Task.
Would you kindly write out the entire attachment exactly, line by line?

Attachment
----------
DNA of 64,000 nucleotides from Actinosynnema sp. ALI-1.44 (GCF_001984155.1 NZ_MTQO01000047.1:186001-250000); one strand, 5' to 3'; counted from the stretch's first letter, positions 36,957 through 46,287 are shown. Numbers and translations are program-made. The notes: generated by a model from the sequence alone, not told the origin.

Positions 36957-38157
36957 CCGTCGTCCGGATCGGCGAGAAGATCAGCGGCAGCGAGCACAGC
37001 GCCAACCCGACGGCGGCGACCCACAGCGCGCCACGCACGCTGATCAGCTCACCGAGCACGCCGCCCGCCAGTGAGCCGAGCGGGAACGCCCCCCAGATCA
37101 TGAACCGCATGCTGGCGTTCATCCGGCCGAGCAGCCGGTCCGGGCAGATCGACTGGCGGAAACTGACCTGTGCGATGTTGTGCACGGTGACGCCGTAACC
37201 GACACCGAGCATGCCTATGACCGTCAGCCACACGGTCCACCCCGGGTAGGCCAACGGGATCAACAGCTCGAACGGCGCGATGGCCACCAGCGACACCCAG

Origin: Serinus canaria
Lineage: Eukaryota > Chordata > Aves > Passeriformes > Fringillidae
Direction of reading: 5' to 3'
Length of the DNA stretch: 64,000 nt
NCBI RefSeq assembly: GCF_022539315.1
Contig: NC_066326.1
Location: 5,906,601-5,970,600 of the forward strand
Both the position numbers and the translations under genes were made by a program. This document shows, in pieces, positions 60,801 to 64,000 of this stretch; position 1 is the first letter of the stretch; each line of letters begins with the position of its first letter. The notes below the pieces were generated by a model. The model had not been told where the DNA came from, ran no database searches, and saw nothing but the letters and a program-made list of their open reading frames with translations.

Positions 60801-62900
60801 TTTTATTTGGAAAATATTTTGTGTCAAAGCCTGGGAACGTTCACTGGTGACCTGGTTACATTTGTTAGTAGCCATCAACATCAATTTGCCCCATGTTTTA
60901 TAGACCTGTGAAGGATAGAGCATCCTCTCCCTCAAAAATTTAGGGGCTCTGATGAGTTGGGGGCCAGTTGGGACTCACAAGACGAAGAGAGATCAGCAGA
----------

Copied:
DNA of 64,000 nucleotides from Actinosynnema sp. ALI-1.44 (GCF_001984155.1 NZ_MTQO01000047.1:186001-250000); one strand, 5' to 3'; counted from the stretch's first letter, positions 36,957 through 46,287 are shown. Numbers and translations are program-made. The notes: generated by a model from the sequence alone, not told the origin.

Positions 36957-38157
36957 CCGTCGTCCGGATCGGCGAGAAGATCAGCGGCAGCGAGCACAGC
37001 GCCAACCCGACGGCGGCGACCCACAGCGCGCCACGCACGCTGATCAGCTCACCGAGCACGCCGCCCGCCAGTGAGCCGAGCGGGAACGCCCCCCAGATCA
37101 TGAACCGCATGCTGGCGTTCATCCGGCCGAGCAGCCGGTCCGGGCAGATCGACTGGCGGAAACTGACCTGTGCGATGTTGTGCACGGTGACGCCGTAACC
37201 GACACCGAGCATGCCTATGACCGTCAGCCACACGGTCCACCCCGGGTAGGCCAACGGGATCAACAGCTCGAACGGCGCGATGGCCACCAGCGACACCCAG

Origin: Serinus canaria
Lineage: Eukaryota > Chordata > Aves > Passeriformes > Fringillidae
Direction of reading: 5' to 3'
Length of the DNA stretch: 64,000 nt
NCBI RefSeq assembly: GCF_022539315.1
Contig: NC_066326.1
Location: 5,906,601-5,970,600 of the forward strand
Both the position numbers and the translations under genes were made by a program. This document shows, in pieces, positions 60,801 to 64,000 of this stretch; position 1 is the first letter of the stretch; each line of letters begins with the position of its first letter. The notes below the pieces were generated by a model. The model had not been told where the DNA came from, ran no database searches, and saw nothing but the letters and a program-made list of their open reading frames with translations.

Positions 60801-62900
60801 TTTTATTTGGAAAATATTTTGTGTCAAAGCCTGGGAACGTTCACTGGTGACCTGGTTACATTTGTTAGTAGCCATCAACATCAATTTGCCCCATGTTTTA
60901 TAGACCTGTGAAGGATAGAGCATCCTCTCCCTCAAAAATTTAGGGGCTCTGATGAGTTGGGGGCCAGTTGGGACTCACAAGACGAAGAGAGATCAGCAGA